“If a planner accepts commission, that doesn’t necessarily mean that they’re dishonest, deceitful, fraudulent or untrustworthy – some planners accept commision and reduce their fees, some accept commission with full disclosure to their clients and others accept commission to be more competitive. A planner shouldn’t be discounted or deemed untrustworthy because they do.”
“I also have to say that accepting commission doesn’t necessarily impact a client’s budget – some suppliers, particularly venues and hotels etc. automatically include an allowance in their fees for commission or give part of their fee back to the planner. Whether a planner accepts this or not, you, as the end client, are still paying, and will always, pay the same. I’d also say that you don’t have to be a paying member of an organisation or have a logo of approval to be able to uphold the principles of transparency and honesty.”
So, with all of that in mind, it seems that actually, what both Katrina and Bernadette want is a more open industry, once in which everyone works in a more transparent manner and this absolutely has to be good for everyone involved right? If we’re all more informed, we can all make better decisions.
“If a wedding planner takes commission from suppliers and the client knows this from the outset, and understands the implications of their wedding planner taking commission, then this is honest and ethical,” says Bernadette. “It’s all about transparency.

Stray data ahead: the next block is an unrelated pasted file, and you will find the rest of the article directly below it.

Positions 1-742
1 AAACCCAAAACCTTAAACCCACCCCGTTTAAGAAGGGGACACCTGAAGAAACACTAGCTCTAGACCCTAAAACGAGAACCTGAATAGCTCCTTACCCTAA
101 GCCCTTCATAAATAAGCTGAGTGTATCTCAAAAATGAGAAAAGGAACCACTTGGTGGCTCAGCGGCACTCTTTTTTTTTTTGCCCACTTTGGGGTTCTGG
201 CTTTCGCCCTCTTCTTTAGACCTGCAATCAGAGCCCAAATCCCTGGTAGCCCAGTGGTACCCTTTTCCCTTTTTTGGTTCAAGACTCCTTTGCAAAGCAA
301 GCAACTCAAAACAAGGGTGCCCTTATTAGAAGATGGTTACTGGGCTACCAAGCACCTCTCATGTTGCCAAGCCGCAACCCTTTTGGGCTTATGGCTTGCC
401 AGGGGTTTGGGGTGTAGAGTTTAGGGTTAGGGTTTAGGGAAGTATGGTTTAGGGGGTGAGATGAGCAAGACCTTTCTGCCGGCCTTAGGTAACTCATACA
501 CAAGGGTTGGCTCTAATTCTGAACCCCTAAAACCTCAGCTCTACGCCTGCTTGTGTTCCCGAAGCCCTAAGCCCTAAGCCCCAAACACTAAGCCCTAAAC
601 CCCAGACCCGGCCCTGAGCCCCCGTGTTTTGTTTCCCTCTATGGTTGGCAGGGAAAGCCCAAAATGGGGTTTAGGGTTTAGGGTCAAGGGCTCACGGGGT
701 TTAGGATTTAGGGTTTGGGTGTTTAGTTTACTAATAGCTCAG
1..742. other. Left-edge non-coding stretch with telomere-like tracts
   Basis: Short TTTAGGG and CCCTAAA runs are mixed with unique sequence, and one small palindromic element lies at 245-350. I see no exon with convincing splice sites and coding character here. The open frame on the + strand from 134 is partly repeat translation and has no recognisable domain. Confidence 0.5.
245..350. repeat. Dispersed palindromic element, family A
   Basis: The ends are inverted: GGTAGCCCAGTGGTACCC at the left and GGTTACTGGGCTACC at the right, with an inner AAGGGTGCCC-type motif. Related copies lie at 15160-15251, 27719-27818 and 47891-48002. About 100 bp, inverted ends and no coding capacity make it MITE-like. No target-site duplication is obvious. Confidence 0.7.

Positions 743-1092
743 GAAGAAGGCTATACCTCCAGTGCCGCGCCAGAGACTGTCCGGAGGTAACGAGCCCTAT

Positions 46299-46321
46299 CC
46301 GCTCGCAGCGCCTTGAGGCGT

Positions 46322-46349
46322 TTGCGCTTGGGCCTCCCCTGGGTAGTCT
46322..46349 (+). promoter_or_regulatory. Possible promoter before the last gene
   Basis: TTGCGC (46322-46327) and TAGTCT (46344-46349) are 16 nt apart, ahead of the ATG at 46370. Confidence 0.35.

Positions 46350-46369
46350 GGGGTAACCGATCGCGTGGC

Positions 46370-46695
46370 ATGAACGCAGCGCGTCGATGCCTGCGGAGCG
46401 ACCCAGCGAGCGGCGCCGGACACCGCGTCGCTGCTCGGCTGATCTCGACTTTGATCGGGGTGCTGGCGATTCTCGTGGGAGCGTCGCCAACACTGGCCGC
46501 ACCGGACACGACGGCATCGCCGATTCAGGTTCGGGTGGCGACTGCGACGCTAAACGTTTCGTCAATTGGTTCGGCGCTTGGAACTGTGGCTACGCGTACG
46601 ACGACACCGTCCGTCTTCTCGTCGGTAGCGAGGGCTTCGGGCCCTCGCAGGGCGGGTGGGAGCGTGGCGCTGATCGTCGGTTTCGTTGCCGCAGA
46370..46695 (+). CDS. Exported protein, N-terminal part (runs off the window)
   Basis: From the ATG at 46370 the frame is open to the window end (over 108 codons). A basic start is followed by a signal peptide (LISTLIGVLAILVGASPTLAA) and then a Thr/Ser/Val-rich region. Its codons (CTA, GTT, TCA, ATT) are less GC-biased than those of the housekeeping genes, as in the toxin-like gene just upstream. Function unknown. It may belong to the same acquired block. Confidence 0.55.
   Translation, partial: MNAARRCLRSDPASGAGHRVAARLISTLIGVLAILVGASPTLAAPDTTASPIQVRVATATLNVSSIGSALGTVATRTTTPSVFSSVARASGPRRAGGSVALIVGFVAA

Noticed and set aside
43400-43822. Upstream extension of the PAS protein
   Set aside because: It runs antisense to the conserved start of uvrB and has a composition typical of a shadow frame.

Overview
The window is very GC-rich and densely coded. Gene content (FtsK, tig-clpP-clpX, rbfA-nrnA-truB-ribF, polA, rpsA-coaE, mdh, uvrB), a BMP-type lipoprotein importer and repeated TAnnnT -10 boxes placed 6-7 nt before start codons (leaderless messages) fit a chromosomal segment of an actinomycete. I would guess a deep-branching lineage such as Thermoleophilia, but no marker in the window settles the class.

Therefore, if we work on the assumption that, when it comes to choosing your wedding planner, knowledge is power, what do you actually need to know? What are the killer questions that you should ask potential planners when you’re casting around for your wedding wonder-woman? Here’s Katrina again:
“To make things are easy as possible, especially in light all all the above, here are some simple steps to hiring a wedding planner that will ensure you work with someone that you trust implicitly, whose style and values are aligned with your own and who will work with, and alongside, you to create an exquisitely tailor-made wedding like no other.”
“Take your time with research – check out website, portfolios, testimonials, Google reviews and Instagram feeds etc. Then, create a shortlist of planners whose tone, vibe and portfolios inspire and excite you.”
“From there, it’s time to dig a little deeper – how long has the planner been planning wedding? How many weddings have they been involved with? Are their portfolios and Instagram feeds their own work or are they just sharing other people’s work?”